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If the United States does not act aggressively to define itself in the Islamic world, the extremists will gladly do the job for us. Recognizing that Arab and Muslim audiences rely on satellite television and radio, the government has begun some promising initiatives in television and radio broadcasting to the Arab world, Iran, and Afghanistan. These efforts are beginning to reach large audiences. The Broadcasting Board of Governors has asked for much larger resources.

It should get them. The United States should rebuild the scholarship, exchange, and library programs that reach out to young people and offer them knowledge and hope. Where such assistance is provided, it should be identified as coming from the citizens of the United States. An Agenda of Opportunity The United States and its friends can stress educational and economic opportunity. The United Nations has rightly equated "literacy as freedom. Unglamorous help is needed to support the basics, such as textbooks that translate more of the world's knowledge into local languages and libraries to house such materials.

Education about the outside world, or other cultures, is weak. More vocational education is needed, too, in trades and business skills. The Middle East can also benefit from some of the programs to bridge the digital divide and increase Internet access that have already been developed for other regions of the world.

Education that teaches tolerance, the dignity and value of each individual, and respect for different beliefs is a key element in any global strategy to eliminate Islamist terrorism. Funds will be spent directly for building and operating primary and secondary schools in those Muslim states that commit to sensibly investing their own money in public education.

Where do terrorist organizations get their money?

Economic openness is essential. Terrorism is not caused by poverty. Indeed, many terrorists come from relatively well-off families. Yet when people lose hope, when societies break down, when countries fragment, the breeding grounds for terrorism are created. Backward economic policies and repressive political regimes slip into societies that are without hope, where ambition and passions have no constructive outlet.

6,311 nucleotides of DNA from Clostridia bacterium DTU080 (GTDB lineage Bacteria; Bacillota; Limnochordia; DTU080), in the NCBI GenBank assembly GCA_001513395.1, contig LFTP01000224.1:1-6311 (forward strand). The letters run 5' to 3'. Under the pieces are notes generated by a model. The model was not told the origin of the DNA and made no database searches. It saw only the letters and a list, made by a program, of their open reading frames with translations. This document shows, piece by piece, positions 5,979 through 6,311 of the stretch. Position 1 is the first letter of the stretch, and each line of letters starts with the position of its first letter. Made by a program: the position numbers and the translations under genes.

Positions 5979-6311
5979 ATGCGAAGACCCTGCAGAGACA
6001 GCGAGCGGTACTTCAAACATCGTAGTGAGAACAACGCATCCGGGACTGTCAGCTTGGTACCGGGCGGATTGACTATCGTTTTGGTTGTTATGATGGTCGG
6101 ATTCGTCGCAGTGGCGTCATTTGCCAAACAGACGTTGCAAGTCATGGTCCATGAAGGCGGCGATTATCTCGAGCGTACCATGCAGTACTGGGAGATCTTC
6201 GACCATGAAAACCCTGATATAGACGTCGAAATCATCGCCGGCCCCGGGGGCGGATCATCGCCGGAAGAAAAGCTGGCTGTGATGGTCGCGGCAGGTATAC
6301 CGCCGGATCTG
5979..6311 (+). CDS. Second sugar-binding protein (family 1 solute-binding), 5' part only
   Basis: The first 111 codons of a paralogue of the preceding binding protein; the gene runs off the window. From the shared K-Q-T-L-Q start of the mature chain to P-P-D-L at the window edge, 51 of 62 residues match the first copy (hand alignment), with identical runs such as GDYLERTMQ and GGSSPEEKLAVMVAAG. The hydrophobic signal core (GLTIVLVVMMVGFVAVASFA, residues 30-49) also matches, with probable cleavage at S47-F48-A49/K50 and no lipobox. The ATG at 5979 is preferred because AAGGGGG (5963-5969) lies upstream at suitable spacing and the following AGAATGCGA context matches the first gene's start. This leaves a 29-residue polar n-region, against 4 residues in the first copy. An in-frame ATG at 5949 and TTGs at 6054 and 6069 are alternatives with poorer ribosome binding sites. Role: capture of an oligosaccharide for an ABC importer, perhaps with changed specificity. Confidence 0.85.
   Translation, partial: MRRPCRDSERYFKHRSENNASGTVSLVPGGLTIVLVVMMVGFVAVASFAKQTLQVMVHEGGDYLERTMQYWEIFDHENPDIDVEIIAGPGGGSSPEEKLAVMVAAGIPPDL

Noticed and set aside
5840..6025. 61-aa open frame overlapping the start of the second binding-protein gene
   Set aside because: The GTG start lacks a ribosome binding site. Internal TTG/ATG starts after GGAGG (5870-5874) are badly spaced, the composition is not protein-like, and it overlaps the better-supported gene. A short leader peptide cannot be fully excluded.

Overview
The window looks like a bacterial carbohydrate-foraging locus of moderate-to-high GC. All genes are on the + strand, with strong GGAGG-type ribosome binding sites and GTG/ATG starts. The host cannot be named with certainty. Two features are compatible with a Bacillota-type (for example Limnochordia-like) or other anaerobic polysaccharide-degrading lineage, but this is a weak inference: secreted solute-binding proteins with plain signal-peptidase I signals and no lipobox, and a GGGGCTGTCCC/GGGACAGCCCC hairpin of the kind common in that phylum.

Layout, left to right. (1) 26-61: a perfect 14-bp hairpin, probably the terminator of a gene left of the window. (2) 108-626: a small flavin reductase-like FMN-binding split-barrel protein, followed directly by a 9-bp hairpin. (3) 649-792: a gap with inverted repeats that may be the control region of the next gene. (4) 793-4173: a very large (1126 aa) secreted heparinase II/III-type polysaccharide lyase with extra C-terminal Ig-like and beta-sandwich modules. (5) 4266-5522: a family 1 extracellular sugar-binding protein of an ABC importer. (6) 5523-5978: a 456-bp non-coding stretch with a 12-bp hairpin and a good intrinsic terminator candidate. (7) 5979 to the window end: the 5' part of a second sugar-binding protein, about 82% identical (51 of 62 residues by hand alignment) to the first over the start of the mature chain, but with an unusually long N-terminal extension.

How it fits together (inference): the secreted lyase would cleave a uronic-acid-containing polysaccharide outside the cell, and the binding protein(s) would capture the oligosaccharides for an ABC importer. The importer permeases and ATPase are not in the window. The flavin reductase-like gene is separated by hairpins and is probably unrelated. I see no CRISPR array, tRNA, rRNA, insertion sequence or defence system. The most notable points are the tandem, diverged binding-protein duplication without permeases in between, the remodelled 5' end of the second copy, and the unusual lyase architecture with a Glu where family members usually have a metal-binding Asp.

The policies that support economic development and reform also have political implications. Economic and political liberties tend to be linked. Commerce, especially international commerce, requires ongoing cooperation and compromise, the exchange of ideas across cultures, and the peaceful resolution of differences through negotiation or the rule of law.

Economic growth expands the middle class, a constituency for further reform. Successful economies rely on vibrant private sectors, which have an interest in curbing indiscriminate government power.

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This can be done by attempting to make transactions appear legitimate, or providing false or misleading details to reporting entities. The way we do that is through preventive and disruptive measures, by using investigative tools to learn as much as we can, as quickly as we can, and then incapacitating a target at the right moment. ISIL has been described as the wealthiest terrorist group in history. One individual was alleged to have been the treasurer and holder of the sandooq. Protecting Charitable Organizations.

Those who develop the practice of controlling their own economic destiny soon desire a voice in their communities and political societies. The United States has been seeking comprehensive free trade agreements FTAs with the Middle Eastern nations most firmly on the path to reform. Both agreements have expanded trade and investment, thereby supporting domestic economic reform.

These models are drawing the interest of their neighbors. Muslim countries can become full participants in the rules-based global trading system, as the United States considers lowering its trade barriers with the poorest Arab nations. Recommendation: A comprehensive U. Recommendation: The United States should engage other nations in developing a comprehensive coalition strategy against Islamist terrorism. There are several multilateral institutions in which such issues should be addressed.